She continued her hold on us as we watched her overnight celebrity break her down, and we then watched her struggle with recovery.
That’s a reality show story and a half, and good luck to ‘Idol’ in trying to find a contestant that compelling.
Much easier, I would have thought, to find at least one compelling judge to hold our attention.
I don’t think Jennifer Lopez is that person.
Steven Tyler might be.
But an impediment is that they are both performers and can identify with the contestants who are trying to break through, which can lead to the kind of judging that finds something to praise in almost every performance.
One of the reasons Simon could be so brutally honest is because he’s a producer, and not a singer.
I find it fascinating that the producers of ‘Idol’ so deliberately ran away from trying to find the next Simon for “Idol.”
The producers can’t control who tries out for the show to become the next “Idol.” But they--along with Fox--do have control over who they pick as judges.
If I were producing the show I would have thought to myself, OK, we’re losing the person who is drawing millions and millions to this show. In Frot-Coutaz’s way of processing things, it was like losing Bob Barker on “The Price Is Right.”
Thus I would have tried to find someone who could be as compelling as the person I was losing. Not a carbon-copy, of course, but certainly someone who could wear the same T-shirt, who could be as acerbic yet spot-on candid, despite the boos the audience will shout. And someone who didn’t have the word pitchy in his or her vocabulary. (By the way, was Cowell on "Idol" actually that different than Joan Rivers with a music background?)
Instead, the thinking at "Idol" seemed to be, let’s make sure we find judges who can be nice, namby-pamby mentors who will make all the contestants feel good about themselves.
Oh yeah, that’s gripping television.#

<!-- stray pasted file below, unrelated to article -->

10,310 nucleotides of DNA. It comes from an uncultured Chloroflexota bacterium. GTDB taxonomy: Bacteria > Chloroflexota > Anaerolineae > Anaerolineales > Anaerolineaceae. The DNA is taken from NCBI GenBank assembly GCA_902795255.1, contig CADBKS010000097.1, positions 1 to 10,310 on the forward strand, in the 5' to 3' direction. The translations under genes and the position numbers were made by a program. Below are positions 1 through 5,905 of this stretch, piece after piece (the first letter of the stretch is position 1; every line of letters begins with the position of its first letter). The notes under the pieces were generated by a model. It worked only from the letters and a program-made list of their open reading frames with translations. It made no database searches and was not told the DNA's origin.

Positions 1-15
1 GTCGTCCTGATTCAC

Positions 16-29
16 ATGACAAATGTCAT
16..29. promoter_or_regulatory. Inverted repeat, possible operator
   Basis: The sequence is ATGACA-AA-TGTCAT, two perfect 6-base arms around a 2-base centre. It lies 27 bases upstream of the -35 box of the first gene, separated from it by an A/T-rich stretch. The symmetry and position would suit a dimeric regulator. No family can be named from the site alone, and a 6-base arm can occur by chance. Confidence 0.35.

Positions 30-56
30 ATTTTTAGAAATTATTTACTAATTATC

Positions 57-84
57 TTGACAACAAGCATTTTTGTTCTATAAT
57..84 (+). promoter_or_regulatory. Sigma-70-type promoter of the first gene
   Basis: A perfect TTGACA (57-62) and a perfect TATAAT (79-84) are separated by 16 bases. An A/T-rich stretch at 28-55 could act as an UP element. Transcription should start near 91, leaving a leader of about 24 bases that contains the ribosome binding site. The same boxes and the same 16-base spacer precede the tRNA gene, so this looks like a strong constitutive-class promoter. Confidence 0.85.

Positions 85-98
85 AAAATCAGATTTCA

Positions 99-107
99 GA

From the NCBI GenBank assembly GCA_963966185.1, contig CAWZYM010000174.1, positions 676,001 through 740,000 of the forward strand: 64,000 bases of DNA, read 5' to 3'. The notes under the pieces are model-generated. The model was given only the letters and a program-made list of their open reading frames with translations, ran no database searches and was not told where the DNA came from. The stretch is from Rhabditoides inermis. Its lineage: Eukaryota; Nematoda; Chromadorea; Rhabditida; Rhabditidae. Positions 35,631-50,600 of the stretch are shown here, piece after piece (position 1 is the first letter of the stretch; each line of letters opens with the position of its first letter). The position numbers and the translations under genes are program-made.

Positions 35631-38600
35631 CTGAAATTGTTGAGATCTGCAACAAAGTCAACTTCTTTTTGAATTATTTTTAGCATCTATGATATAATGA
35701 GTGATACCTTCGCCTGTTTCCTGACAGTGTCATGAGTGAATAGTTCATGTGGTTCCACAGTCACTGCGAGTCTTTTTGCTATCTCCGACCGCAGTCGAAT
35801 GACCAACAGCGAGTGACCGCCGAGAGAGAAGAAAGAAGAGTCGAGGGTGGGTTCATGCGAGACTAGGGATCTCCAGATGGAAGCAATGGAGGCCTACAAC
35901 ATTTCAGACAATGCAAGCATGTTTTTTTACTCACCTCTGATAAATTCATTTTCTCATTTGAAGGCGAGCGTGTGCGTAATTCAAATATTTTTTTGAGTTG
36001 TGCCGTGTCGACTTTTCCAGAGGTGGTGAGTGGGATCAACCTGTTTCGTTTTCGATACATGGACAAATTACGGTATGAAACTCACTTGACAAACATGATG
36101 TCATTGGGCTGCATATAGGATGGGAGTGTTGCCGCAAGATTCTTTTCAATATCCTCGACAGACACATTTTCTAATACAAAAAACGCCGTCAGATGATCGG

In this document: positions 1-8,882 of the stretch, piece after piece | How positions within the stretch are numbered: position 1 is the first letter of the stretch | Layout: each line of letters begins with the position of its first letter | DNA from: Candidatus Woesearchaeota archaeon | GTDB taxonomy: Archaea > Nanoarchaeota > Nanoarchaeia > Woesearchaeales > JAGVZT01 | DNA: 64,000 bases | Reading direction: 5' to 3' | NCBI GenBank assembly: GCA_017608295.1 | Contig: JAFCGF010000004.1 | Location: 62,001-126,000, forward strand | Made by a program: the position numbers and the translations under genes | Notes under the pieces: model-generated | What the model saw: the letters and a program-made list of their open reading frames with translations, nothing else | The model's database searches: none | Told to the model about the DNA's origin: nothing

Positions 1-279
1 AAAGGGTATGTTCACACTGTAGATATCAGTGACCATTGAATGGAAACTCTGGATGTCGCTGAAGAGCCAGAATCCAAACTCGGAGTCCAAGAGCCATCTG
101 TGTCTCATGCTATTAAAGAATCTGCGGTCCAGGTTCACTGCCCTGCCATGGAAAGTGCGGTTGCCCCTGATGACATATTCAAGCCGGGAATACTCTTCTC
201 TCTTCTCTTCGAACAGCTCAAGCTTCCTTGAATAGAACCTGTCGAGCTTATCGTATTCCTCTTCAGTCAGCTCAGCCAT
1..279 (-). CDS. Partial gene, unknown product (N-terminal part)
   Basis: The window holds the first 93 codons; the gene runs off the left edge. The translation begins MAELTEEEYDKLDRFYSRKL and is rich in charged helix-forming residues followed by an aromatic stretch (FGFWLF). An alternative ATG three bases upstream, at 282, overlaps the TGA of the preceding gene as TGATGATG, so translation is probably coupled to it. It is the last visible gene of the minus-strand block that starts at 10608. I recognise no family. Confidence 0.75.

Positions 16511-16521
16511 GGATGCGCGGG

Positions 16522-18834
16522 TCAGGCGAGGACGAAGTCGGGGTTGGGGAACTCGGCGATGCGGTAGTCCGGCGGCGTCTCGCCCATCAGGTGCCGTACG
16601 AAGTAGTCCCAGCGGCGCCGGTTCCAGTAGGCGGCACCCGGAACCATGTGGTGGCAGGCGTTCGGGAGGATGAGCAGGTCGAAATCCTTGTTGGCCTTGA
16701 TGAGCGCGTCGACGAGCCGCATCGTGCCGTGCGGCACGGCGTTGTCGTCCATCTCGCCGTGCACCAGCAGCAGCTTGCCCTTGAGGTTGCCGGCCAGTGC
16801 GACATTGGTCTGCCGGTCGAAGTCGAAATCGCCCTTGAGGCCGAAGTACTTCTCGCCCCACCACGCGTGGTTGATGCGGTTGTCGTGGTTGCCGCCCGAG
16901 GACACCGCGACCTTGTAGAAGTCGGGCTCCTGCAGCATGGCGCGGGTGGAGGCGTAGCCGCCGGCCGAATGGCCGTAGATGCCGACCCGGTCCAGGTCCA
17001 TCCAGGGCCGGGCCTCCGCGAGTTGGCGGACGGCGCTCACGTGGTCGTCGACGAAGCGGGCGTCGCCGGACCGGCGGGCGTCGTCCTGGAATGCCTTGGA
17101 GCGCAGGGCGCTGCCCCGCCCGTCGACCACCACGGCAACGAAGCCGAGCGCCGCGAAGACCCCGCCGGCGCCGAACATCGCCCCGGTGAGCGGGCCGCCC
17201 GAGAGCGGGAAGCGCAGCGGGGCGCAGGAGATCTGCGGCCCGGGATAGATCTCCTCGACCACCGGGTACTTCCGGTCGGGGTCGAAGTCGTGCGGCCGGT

Elizabeth Taylor and the Unlikely Alignment of the Hollywood Gods That Produced a Truly Great American Movie
With the recent death of Elizabeth Taylor, there is renewed interest in her movies.
She made some fine movies and one great one, the latter which TCM presented--uncut and with no commercials, as usual--on Sunday night, April 10, 2011. Even if you missed that screening, the movie is a must rent or buy on DVD.
I’m speaking of the film version of one of the greatest American stage dramas, Edward Albee’s “Who’s Afraid of Virginia Woolf.”
The film is amazing in a number of ways.
First, it’s a film that no one thought could be brought to the screen when it debuted on Broadway in 1962. The play takes place in a single evening and is the story of a knock-down, no-holds-barred relationship--set in the wee hours of the morning--between a middle-aged couple, George, a college professor, and Martha, his wife. Another, younger couple, Nick and Honey, is also in on the festivities.
This description is cursory and does not do justice to this stunning drama, but I don’t really want to say too much more for those who have not seen it.
The reason that no one thought it could be brought to the screen was that the language is very raw.
No one, that is, but Jack Warner, who bought the play in 1964 and told Albee that it would star Bette Davis and James Mason, who would have been 58 years old and 57 years old, respectively, when cameras were scheduled to roll in 1965. (The film came out in 1966.)
Davis especially could have been tremendous as Martha. And how much fun it would have been to have seen her perform the opening scene in the movie, in which Martha imitates Davis.
But the pairing of Davis and Mason was not to be. Instead Warner and producer/screenwriter Ernest Lehman chose Richard Burton and Elizabeth Taylor, who had married in March 1964.
Lehman later said that Taylor was his first choice to play Martha. What’s so odd about it, of course, is that at the time of the filming in 1965 she was just 33, and looked quite the opposite of a frumpy middle-aged housewife. She gained weight for the part and makeup helped with the rest.
The decision to use Taylor, made up to look much older, factored into another big decision that was made about the movie--that it would be filmed in black and white.
Here’s Lehman talking about that decision, from George Stevens Jr.’s indispensable 2006 book, "Conversations With the Great Moviemakers of Hollywood’s Golden Age at the American Film Institute":
“We felt that the dialogue would read differently in color, that the characters themselves would read differently emotionally in color. We had a chance to see how right we were, because at the time, ABC was shooting a documentary special on [‘Who’s Afraid of Virginia Woolf’ director] Mike Nichols, which was never released. They were shooting it in color while we were shooting in black and white. I got a chance to see Elizabeth Taylor, as Martha, in color, and everything changed completely. We knew that all our efforts with wig and makeup to make her look older than she was –she was 33 and we wanted her to look about 48--would go right down the drain in color. Inasmuch as the movie played totally at night, black and white seemed right for the emotional tone.”